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Zane Gray's new novel came out each month and could be purchased by an expectant crowd

Bob Cox • May 5, 2019 at 12:00 PM

The Country Gentleman magazine once provided a way for its readers to claim cost-free copies of Zane Grey books. Zane Grey's absorbing romance of love and adventure in “The Man of the Forest” was published in March 1922.

Worried, fighting mad, armed for vengeance with all his hunter's instinct alert, Milt Dale, “The Man of the Forest,” crashes though the treacherous mountain trails, his trained eye searching for tracks of horses.

For into this forest, kidnappers in the hideout of Harvey Riggs had kidnapped Milt's sweetheart, Helen Raynor, and her sisters. Somewhere in these wilds, they were defenseless, perhaps in danger. Wherever they are, Milt must find them pronto, therefore he crashes on.

There is a real Zane Grey situation: tense, dramatic, and full of action. There are his typical giants of honest courage and those of ruthless villainy. And there are the clean, strong women who move through his romances.

If you have ever enjoyed a Zane Grey story — and what adventure-loving red blooded American hasn't? — you won't hesitate to let us give you this book cost-free.

Country Gentleman promised their readers that they could have, without charge, any or all of these favorite books by America's most popular author:

• “The Mysterous Rider” — “Hell Bent” Wade, riding into Belllounds Ranch in search of the man who killed his wife, meets strange adventures.

• “Wildfire” — Lucy Bostil, a daughter of the western plains, shares adventures and dangers with Wildfire, her spirited stallion.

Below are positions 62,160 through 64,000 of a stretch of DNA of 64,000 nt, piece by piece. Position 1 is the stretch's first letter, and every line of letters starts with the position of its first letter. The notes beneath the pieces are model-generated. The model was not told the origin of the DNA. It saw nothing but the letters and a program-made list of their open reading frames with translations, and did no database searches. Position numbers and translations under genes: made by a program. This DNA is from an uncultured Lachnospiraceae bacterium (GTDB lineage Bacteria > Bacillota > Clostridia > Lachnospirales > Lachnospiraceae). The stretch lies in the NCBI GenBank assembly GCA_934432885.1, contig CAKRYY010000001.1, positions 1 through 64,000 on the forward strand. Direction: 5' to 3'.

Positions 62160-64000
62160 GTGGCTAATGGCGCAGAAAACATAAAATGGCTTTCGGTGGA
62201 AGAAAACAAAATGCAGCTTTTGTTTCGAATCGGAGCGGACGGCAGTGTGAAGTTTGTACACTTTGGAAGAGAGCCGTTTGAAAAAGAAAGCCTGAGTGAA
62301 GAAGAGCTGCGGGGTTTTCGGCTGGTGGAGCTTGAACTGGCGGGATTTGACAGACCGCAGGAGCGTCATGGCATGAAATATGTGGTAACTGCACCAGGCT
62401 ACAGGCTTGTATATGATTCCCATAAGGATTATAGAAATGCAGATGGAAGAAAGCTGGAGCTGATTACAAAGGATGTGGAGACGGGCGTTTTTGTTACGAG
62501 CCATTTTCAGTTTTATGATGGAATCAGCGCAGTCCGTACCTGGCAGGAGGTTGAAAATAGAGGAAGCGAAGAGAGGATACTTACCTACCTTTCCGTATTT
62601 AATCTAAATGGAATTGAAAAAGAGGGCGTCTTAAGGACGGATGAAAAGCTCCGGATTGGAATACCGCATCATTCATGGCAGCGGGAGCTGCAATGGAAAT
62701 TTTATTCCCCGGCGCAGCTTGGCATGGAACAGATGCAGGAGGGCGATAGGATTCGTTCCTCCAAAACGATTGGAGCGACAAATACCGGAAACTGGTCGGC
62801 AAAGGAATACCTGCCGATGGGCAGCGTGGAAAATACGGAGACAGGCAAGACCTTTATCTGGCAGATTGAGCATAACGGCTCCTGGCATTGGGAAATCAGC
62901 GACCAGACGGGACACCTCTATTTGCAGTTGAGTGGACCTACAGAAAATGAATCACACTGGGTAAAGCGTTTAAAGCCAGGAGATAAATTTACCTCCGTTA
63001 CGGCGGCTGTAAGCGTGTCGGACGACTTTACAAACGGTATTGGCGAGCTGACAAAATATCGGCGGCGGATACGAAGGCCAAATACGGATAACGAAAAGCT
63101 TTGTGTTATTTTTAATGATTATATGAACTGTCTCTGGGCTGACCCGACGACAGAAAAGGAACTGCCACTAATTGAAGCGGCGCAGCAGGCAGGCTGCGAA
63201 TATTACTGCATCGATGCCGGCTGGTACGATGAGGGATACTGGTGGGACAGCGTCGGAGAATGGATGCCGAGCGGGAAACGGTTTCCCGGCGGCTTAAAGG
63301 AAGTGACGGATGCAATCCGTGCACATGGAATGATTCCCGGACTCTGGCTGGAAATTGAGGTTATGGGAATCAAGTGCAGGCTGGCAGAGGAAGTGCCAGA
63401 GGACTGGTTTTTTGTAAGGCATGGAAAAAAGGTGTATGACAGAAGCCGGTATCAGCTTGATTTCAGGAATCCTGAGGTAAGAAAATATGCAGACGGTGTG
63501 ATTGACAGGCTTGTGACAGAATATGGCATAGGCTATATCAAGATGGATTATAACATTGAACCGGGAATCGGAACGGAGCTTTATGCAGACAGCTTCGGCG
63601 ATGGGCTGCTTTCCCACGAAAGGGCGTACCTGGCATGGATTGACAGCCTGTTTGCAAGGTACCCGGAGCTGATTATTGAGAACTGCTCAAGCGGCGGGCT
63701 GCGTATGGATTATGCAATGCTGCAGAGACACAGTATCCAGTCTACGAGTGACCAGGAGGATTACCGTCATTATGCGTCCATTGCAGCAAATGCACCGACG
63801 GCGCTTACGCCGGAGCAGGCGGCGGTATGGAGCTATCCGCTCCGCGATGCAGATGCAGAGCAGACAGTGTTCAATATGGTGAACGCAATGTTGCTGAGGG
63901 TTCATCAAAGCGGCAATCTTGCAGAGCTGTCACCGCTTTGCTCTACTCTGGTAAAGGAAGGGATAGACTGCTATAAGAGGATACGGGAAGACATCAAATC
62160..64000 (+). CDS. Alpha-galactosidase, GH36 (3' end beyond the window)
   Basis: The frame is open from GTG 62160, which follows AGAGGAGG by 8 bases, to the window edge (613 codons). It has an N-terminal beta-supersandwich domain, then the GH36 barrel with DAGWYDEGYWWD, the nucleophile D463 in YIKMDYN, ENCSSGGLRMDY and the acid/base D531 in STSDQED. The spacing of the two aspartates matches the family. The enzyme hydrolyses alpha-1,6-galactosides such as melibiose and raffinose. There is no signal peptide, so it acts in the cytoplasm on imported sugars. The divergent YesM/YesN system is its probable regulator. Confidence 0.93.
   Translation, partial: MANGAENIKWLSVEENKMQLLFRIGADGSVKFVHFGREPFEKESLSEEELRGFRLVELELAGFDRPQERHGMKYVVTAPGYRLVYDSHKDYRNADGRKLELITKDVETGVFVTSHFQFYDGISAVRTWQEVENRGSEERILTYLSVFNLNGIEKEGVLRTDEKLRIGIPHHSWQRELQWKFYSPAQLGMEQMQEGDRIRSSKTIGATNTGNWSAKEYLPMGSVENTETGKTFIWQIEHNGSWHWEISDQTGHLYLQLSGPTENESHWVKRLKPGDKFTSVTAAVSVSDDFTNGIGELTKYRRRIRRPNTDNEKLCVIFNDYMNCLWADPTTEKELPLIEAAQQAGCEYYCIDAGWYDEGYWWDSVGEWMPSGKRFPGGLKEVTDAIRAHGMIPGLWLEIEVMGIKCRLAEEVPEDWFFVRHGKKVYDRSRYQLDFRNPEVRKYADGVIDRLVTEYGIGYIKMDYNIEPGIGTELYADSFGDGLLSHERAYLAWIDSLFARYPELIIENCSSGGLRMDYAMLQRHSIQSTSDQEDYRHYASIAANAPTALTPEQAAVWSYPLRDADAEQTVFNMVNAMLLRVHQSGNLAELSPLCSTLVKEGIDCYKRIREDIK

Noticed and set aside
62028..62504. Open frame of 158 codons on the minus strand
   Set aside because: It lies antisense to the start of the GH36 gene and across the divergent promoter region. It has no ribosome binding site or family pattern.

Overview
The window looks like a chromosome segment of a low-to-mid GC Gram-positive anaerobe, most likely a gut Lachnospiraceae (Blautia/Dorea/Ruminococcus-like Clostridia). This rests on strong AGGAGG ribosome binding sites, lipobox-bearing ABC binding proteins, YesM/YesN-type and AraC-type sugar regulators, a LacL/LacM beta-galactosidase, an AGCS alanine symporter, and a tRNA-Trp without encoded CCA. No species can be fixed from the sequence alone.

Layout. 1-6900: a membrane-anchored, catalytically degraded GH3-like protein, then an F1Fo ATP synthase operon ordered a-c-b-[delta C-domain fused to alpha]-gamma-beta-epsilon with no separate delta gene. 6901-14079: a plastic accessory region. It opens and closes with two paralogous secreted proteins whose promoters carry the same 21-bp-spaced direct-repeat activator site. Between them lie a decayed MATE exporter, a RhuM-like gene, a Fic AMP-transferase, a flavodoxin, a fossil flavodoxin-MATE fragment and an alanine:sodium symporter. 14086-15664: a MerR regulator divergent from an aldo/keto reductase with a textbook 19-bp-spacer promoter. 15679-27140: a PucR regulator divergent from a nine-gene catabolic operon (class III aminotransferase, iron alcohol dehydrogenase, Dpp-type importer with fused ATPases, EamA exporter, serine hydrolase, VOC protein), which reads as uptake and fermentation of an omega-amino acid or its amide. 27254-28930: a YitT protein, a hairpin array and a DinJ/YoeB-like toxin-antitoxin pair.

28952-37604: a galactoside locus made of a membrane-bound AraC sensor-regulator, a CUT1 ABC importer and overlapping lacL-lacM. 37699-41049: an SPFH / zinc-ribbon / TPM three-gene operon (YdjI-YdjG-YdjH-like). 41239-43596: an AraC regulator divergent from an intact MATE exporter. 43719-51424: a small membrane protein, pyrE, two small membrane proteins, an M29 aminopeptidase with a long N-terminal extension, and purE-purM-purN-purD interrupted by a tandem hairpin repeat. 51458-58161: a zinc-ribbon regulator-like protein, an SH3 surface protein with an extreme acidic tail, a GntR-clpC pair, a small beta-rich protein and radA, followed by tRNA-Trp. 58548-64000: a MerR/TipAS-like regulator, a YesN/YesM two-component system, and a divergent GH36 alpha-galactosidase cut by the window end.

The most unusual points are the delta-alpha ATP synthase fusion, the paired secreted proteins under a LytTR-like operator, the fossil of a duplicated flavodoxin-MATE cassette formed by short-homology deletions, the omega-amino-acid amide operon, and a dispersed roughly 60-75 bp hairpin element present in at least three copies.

• “The Last Trail” — A glorious tale of the old Ohio frontier and the dramatic defense of Fort Henry against the attacks of Indians and renegades.

• “The Light of the Western Stars” — The Western ranch of a New York girl becomes the center of bitter warfare between cattlemen and bandits.

• The Spirit of the Border” — A vivid, unforgettable account of the lives and loves of the sturdy frontiersmen of our history history.

Zane Grey's photograph can be seen above. Scenes from the photo-play version of the “Man of the Forest” are shown.

Let me inject a personal note. Several years ago, I acquired 31 tan and red volumes, each being about one-inch thick. My favourite was “The Dude Ranger.” It seems that one of the ranch workers, Ernest Selby, inherited a cattle ranch in Arizona.

Someone had been rustling cattle there. So the rightful owner aquired himself an alias and signed on as a ranch hand to see what he can find out. Of course, after all is said and done, the guilty varmint(s) is (are?) duly identified and sent off into the sunset never to return. Surely they must have lived happily ever after. After all ... all that is well ends well.

Reach Bob Cox at [email protected] or go to www.bcyesteryear.com.

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